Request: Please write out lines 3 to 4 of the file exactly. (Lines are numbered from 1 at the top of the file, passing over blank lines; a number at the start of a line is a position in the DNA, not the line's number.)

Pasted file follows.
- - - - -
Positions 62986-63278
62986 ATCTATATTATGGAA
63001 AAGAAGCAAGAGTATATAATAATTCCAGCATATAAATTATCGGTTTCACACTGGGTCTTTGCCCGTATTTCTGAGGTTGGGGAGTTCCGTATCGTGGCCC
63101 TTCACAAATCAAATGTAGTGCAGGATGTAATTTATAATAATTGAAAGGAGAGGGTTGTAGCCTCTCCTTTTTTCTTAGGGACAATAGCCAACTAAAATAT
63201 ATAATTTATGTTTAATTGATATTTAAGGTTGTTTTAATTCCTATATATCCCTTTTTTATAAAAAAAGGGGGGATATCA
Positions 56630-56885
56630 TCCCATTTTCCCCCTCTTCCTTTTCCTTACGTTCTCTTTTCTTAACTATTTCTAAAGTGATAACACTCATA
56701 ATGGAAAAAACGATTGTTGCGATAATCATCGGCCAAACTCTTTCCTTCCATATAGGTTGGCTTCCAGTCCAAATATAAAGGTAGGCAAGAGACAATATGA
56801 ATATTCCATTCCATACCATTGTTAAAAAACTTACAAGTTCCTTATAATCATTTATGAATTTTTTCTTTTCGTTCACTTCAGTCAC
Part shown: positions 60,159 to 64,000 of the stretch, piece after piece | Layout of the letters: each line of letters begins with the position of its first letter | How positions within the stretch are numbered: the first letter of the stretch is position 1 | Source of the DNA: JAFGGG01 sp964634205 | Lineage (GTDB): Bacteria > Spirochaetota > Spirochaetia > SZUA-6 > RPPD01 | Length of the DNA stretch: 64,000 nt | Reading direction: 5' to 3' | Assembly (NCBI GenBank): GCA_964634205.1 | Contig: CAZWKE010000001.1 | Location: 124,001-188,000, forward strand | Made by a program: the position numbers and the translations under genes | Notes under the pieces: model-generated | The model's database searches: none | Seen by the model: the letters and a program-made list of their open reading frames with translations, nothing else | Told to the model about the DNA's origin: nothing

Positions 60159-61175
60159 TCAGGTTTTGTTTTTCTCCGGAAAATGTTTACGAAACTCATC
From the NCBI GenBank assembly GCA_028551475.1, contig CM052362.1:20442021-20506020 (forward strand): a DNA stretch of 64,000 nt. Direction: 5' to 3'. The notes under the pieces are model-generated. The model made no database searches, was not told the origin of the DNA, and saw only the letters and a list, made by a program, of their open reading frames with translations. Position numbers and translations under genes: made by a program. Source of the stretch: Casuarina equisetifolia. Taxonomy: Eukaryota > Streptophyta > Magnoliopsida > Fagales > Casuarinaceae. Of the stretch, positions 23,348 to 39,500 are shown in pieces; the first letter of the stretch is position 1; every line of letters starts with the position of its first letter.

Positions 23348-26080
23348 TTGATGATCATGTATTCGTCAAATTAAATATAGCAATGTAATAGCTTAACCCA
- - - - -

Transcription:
63001 AAGAAGCAAGAGTATATAATAATTCCAGCATATAAATTATCGGTTTCACACTGGGTCTTTGCCCGTATTTCTGAGGTTGGGGAGTTCCGTATCGTGGCCC
63101 TTCACAAATCAAATGTAGTGCAGGATGTAATTTATAATAATTGAAAGGAGAGGGTTGTAGCCTCTCCTTTTTTCTTAGGGACAATAGCCAACTAAAATAT